A balky cooling system in the chill of space is throwing the future of the United States’s most recent multibillion-dollar weather satellite, the Geostationary Operational Environmental Satellite-17 (GOES-17), in doubt, the National Oceanic and Atmospheric Administration (NOAA) reported today. Technicians are now scrambling to understand the problem, which first arose several weeks ago on the satellite’s primary instrument.
Launched on 1 March, GOES-17 is NOAA’s second next-generation geostationary weather satellite, the second of a four-part, $11 billion program. Following 6 months of evaluation, the satellite was set to monitor the western half of the United States, much as its sibling, GOES-16, launched in 2016, now surveys the country’s eastern half. To do so, GOES-17 would use a 16-channel camera, called the Advanced Baseline Imager (ABI), that is capable of capturing wind height, rain, and clouds in fine detail.
To capture 13 of these channels, namely the infrared and near-infrared bands, the ABI must be kept cool at –213°C—no small feat thanks to the rapid heating and cooling it experiences from its daily exposure to the sun. And right now, for half the day, with a peak around midnight Eastern Standard Time, the cooling system is simply not reaching those temperatures. “We’re treating this very seriously,” said Joe Pica, director of the office of observations for NOAA’s National Weather Service in Silver Spring, Maryland. “We’re trying to understand the anomaly and trying to find ways to start the engines of the cooling system to function properly.” GOES-16 has an identical camera but its cooling system has so far operated flawlessly.
The problem comes as a blow to NOAA, which has been riding high after successfully launching three next-generation weather satellites—GOES-16 and -17 and the Joint Polar Satellite System—in a span of 18 months. These spacecraft have faced delays and continued to consume more and more of NOAA’s budget, drawing sustained congressional attention. With the ABI malfunction, that attention is likely to return.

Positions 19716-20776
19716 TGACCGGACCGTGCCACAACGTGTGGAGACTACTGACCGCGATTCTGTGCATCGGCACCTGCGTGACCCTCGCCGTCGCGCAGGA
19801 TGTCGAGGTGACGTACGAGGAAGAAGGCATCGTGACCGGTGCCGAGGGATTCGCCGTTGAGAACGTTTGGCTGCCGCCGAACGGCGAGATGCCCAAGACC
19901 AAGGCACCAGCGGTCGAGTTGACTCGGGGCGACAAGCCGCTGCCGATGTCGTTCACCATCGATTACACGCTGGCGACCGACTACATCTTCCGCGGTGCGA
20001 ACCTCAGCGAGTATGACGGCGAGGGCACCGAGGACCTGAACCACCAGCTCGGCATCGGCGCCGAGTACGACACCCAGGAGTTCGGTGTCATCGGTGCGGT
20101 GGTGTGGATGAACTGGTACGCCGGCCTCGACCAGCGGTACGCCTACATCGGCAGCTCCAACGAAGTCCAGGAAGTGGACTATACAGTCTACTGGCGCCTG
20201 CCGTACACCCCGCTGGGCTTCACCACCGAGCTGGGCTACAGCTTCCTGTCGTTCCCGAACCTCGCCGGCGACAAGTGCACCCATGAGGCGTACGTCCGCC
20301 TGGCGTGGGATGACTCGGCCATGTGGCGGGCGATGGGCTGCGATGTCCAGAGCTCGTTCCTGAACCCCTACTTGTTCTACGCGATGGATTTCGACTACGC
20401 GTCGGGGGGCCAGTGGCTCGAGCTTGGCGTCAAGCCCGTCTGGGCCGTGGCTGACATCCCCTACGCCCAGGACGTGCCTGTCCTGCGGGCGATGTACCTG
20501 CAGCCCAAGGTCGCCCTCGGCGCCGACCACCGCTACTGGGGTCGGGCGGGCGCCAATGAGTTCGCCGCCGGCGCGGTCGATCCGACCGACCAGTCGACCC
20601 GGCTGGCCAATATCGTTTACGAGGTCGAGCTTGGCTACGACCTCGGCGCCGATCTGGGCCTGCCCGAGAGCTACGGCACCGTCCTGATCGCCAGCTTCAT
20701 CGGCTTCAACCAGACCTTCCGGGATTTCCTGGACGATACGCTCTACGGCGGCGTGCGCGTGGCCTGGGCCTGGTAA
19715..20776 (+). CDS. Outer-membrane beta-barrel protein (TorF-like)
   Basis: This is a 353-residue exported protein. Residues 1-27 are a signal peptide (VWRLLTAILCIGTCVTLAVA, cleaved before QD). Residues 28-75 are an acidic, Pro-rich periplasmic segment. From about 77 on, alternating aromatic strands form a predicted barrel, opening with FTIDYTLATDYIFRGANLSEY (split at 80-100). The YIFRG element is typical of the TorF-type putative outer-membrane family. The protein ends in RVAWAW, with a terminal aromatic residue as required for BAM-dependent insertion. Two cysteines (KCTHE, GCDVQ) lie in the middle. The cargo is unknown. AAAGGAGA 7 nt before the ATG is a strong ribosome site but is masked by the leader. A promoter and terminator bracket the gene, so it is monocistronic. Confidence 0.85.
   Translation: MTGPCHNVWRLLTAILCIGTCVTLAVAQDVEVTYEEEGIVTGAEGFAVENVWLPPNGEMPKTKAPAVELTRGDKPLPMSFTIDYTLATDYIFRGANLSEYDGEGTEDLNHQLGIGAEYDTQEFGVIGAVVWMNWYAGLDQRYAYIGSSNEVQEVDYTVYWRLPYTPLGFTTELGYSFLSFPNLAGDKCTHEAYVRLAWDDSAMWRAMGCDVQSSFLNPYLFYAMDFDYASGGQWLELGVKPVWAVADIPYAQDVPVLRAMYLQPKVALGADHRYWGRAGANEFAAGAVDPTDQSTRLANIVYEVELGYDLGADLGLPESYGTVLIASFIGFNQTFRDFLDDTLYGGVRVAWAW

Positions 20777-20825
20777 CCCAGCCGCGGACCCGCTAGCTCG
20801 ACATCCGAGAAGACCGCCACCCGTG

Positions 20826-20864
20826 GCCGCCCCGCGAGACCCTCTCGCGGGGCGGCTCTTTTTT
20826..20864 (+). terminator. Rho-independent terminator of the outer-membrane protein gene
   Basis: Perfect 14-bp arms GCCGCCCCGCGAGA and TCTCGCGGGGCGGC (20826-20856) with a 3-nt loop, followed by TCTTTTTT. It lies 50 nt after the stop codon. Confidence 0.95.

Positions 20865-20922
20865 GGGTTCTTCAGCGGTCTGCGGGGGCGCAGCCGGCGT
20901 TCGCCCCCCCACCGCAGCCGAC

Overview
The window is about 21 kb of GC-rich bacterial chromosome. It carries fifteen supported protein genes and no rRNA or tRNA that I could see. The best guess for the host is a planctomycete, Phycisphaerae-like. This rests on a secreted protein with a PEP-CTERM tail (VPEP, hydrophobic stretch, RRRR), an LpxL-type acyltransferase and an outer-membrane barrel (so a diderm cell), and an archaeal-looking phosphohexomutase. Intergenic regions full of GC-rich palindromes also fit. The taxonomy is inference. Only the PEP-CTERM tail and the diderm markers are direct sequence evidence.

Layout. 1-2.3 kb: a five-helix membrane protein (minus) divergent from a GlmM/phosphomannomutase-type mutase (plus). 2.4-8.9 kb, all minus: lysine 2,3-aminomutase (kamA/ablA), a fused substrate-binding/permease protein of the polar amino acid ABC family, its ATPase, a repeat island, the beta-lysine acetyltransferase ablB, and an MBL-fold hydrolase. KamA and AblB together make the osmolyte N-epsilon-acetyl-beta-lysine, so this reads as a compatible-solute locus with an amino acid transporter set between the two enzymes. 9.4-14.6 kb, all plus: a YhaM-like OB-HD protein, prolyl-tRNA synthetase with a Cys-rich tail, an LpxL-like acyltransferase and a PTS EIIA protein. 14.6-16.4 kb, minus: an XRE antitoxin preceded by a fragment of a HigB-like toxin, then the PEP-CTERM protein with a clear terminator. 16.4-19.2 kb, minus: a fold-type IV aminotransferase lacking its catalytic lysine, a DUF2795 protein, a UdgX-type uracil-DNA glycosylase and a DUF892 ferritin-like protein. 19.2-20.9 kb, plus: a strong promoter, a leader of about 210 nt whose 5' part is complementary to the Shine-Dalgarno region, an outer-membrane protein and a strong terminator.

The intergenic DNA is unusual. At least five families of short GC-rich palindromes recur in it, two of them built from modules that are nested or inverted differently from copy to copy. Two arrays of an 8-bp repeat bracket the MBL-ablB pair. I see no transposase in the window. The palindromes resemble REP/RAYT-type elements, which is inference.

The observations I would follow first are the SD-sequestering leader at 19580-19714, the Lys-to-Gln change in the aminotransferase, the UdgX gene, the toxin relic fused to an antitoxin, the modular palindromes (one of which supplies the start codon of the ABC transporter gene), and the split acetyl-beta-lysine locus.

The agency is still seeking to diagnose the exact problem, which seems to be a mechanical issue involving the ABI’s cooling pipes and radiator. Around midnight, at geostationary orbit 36,000 kilometers above the equator, the sun peers “over the shoulder” of Earth and directly into the ABI’s camera. On GOES-16, the solar heat is passed through to liquid coolant, which transitions to a vapor and is then passed through a radiator to dissipate the heat into space. For some reason, this cooling is not happening with the newer satellite’s system.
The technical problem has no immediate impact on the country’s weather forecasts—beyond GOES-16, NOAA has two older geostationary satellites operating in orbit, one covering the country’s western flank and one serving as a backup. Both of these satellites can likely last into the next decade. But what is at risk of being lost are the forecast improvements that would come from a fully operational satellite, says Steve Volz, who leads NOAA’s Satellite and Information Service in Silver Spring. “If efforts to restore the cooling system are not successful, we’re looking into concepts to maximize its utility.”
In particular, the infrared bands provide important inputs to weather models for detecting wind motions at various levels in the atmosphere, Pica says. And the ABI is also critical for providing vertical temperature and moisture profiles, a product that had previously been handled by a separate instrument on older satellites, adds Cliff Mass, an atmospheric scientist at the University of Washington in Seattle. In the worst case, for nearly half the day, these capabilities could be lost. Even in such a situation, however, the satellite’s five other instruments, focused on space weather and lightning mapping, all appear to be operating as planned, Volz added.
NOAA already has finished ABI cameras for the final two satellites of this generation, the next of which is due for launch in 2020. Beyond evaluating and attempting to fix GOES-17, the agency is working closely with the ABI’s manufacturer, Harris Corporation, to diagnose whether changes will be necessary for the instruments it has on hand. It’s too early to say whether the problem could speed up or delay the next GOES launch, Volz added.
“It’s obviously not what you want to see. It’s deflating,” Volz said. But it’s also part of the territory that comes with operating in space. During his long career at NOAA and NASA, Volz says he’s seen a half-dozen anomalies like this. It’s always a challenge, but, he added, “It’s never as bad as it looks the first time you see it.”